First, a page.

4. Apply Moss Remover

    If you still need a chemical solution, use a pump sprayer ($37, Walmart), or large spray bottle to apply your preferred remover. Soak the moss and let the solution set according to the manufacturer's instructions. If you're using a homemade remover, let it set for about 20 minutes.

  5. Rinse the Roof

    Grab the hose, climb up the ladder, and rinse off the solution and now-dead moss. Remove any remaining moss with a scrub brush, and rinse the roof again.

  6. Power-Wash Roof (Optional)

    Alternatively, you can use a power washer to clean away moss, but there are several caveats to consider. First, you need to ensure that roof shingles and tiles are not broken, chipped, or damaged, as water applied at high pressure is likely to amplify the damage and seep through any cracks. Also, when you're using a power washer, you'll need to stand on the roof, above the mold, so you can point the power washer in a downward direction. If you opt for this method, use it on the lowest pressure setting possible.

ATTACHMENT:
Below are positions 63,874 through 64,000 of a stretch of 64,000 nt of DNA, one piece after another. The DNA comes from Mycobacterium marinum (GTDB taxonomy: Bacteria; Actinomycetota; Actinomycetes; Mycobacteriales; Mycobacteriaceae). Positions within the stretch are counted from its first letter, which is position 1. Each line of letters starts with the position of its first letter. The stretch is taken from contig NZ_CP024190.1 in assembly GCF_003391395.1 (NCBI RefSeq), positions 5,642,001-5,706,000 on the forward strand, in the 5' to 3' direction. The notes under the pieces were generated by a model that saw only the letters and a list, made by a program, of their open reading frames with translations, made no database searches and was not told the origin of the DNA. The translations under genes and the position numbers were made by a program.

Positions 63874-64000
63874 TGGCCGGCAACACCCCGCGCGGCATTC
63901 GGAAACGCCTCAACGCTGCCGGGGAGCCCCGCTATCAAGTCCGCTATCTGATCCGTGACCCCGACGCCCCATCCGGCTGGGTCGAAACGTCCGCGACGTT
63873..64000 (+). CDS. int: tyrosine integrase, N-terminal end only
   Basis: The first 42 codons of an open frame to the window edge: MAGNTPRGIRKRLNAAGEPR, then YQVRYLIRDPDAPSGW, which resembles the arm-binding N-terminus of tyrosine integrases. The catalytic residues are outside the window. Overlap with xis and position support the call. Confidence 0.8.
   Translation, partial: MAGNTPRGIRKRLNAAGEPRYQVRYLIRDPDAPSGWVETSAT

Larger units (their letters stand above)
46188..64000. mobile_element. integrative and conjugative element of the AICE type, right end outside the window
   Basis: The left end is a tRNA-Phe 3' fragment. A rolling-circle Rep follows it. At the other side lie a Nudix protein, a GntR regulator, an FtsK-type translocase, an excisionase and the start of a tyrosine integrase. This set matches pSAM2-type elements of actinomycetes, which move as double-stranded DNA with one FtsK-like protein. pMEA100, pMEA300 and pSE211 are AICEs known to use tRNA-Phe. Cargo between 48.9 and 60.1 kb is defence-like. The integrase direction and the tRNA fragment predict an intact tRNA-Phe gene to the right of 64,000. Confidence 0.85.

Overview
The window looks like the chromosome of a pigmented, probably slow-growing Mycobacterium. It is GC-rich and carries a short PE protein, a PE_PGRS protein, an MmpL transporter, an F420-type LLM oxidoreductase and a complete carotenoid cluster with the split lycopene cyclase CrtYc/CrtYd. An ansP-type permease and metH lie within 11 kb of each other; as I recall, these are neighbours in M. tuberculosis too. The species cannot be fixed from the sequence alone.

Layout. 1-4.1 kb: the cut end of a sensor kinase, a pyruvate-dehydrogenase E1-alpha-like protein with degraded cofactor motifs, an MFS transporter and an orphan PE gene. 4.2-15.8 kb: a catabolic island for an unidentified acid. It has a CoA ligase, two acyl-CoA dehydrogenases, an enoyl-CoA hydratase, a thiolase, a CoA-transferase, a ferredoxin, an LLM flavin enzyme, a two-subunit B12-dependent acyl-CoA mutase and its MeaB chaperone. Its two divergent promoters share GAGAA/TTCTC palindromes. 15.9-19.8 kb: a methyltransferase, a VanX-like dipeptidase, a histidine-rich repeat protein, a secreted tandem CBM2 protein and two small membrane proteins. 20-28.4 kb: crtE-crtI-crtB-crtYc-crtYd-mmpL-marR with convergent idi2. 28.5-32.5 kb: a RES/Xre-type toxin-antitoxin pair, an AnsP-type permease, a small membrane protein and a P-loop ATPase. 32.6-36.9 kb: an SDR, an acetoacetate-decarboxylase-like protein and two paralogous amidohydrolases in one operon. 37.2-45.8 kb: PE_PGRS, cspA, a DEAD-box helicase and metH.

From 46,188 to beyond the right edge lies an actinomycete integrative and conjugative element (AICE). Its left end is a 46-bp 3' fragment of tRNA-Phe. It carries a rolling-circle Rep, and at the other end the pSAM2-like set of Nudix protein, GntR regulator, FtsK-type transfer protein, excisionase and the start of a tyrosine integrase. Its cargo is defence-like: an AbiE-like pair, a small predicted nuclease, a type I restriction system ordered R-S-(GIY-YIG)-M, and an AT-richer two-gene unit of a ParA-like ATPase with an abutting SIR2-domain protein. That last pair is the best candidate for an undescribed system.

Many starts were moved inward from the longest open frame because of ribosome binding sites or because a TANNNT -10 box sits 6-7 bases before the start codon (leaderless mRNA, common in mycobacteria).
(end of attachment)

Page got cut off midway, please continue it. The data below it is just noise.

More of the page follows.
gray home exterior with shakers and arched front entry
Stacey Branford

How to Prevent Moss on Your Roof

Happily, there are preventive measures you can use to keep your roof moss-free. First, let the sunshine in. Trim any branches hanging over your roof, keep the gutters free of debris, and regularly remove moisture-collectors—such as leaves, branches, and seedpods—that pile up on the roof and encourage moss to grow. The best long-term solution is to attach strips of zinc ($41, The Home Depot) or zinc-coated metal flashing strips just below the peak or ridge caps. When it rains, water flows over the metal strips leaching out moss-retardant zinc particles, which attach to roof shingles and/or tiles to stop new moss from forming.

Working safely, smartly, and strategically guarantees your operations will run smoothly. These prevention measures mean you'll be able to stay off the ladder and roof for seasons, if not years, to come.